What Happens After my Arraignment?

After the arraignment, your case will begin to move through the criminal court process. This will start with the pretrial conference date. This is generally the first date after the arraignment. At the pretrial conference your attorney will discuss your case with prosecutor and gain a better understanding of how the case will proceed. At this date your attorney will request all of the discovery materials in your case; that is, all of the evidence that the government will use to prove the charges against you. Your attorney and the prosecutor will fill out paperwork known as a pretrial conference report. This date may also begin the process of plea negotiations with the prosecution. It is common to have more than one pretrial date. This can be a result of the district attorney not having the entire discovery. There may be 911 recordings, supplemental reports, video footage, ballistics reports, drug certifications and other evidentiary items that often are not available at the initial pretrial.


How Many Court Dates wIll I Have to go to?

You will be required to attend all of the court dates in your case unless the court waives your presence for a particular date. If you are represented by an attorney, your attorney may be able to request that your presence be waived for certain preliminary court dates. The number of court dates in your case will depend on a variety of factors including the nature of the charges, the evidence, and any evidentiary hearings.


What is a Motion Hearing?

A motion hearing will occur when your attorney files a motion requesting the court to take some action on your case. Motion hearings can address a variety of issues. For instance, your attorney may file motions requesting that the government or other third party record holders turn over certain discovery material related to your case. Additionally, your attorney may file a motion requesting that the court dismiss the charges against you if they are not supported by the evidence, or requesting the court to suppress certain evidence in your case if it was obtained illegally.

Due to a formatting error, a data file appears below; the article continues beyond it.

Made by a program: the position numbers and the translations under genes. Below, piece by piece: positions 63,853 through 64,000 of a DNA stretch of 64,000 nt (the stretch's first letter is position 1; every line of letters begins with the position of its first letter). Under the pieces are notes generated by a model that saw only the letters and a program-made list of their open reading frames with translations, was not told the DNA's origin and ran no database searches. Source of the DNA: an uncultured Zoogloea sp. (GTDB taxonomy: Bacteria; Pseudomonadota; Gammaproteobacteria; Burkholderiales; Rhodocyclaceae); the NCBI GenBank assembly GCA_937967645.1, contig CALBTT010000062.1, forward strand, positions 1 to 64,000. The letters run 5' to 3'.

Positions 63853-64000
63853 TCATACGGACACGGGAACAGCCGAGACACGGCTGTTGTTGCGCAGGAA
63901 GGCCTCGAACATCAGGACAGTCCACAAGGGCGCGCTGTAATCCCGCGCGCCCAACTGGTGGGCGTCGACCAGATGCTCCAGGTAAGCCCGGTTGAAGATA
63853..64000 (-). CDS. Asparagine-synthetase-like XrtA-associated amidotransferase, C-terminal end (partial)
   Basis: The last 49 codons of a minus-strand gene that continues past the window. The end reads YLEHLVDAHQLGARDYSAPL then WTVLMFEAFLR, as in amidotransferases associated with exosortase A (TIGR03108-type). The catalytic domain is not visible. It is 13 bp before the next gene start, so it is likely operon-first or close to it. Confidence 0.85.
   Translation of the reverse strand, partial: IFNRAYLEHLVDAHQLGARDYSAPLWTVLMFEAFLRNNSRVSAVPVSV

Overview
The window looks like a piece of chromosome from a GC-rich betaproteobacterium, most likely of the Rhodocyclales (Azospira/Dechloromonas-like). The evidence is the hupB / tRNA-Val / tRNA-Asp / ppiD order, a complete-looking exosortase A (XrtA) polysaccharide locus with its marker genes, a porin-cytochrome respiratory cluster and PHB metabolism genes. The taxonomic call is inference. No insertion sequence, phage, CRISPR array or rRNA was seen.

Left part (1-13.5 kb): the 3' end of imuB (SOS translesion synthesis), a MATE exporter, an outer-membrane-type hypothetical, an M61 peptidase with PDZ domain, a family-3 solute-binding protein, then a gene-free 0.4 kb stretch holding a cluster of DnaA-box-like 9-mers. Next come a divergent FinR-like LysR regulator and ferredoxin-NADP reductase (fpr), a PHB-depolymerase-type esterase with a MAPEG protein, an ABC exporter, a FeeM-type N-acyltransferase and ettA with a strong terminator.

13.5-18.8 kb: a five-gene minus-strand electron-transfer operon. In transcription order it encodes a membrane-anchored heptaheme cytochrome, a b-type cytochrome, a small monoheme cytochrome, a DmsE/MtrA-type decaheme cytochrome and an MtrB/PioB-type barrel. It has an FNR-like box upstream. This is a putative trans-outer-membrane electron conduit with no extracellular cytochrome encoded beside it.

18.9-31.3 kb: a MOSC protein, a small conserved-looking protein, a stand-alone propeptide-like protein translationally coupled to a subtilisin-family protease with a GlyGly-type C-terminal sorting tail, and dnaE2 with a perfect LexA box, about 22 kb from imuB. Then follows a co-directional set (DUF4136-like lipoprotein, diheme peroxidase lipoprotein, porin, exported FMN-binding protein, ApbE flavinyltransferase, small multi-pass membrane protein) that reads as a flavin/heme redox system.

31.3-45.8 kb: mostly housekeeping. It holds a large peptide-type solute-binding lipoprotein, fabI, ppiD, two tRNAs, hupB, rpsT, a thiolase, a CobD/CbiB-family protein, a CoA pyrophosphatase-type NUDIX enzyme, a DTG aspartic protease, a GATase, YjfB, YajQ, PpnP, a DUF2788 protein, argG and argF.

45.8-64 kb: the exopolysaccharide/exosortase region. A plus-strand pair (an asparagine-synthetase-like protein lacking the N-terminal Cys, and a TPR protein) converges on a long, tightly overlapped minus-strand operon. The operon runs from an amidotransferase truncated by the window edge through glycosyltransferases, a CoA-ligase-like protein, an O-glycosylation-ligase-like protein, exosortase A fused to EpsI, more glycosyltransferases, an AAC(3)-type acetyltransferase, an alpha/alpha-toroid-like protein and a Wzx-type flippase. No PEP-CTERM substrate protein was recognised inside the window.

What are the Possible Outcomes of my Case?

Your criminal case could have any number of different outcomes depending on a variety of factors such as the nature of the charges, the facts and circumstances of the case, and your prior criminal record. You may choose to pursue your case through a trial before a judge or jury, or you may have the opportunity to resolve your case by way of a plea or other pretrial disposition. An experienced criminal defense attorney can help you evaluate your options and achieve the best possible resolution of your criminal case.


Massachusetts Criminal Defense Attorney

If you or someone you know has been charged with a crime in Massachusetts, contact the Law Offices of Stephen Neyman, P.C. Attorney Neyman has extensive experience representing criminal defendants and he will help guide you through the process and achieve the best possible outcome for your criminal matter. He has helped his clients favorably resolve their cases and has successfully defended clients at trial. Because he understands that facing a criminal charge can cause anxiety and distress, he readily makes himself available to answer questions and address concerns. Call Attorney Neyman’s office at 617-263-6800 or send him an e-mail today.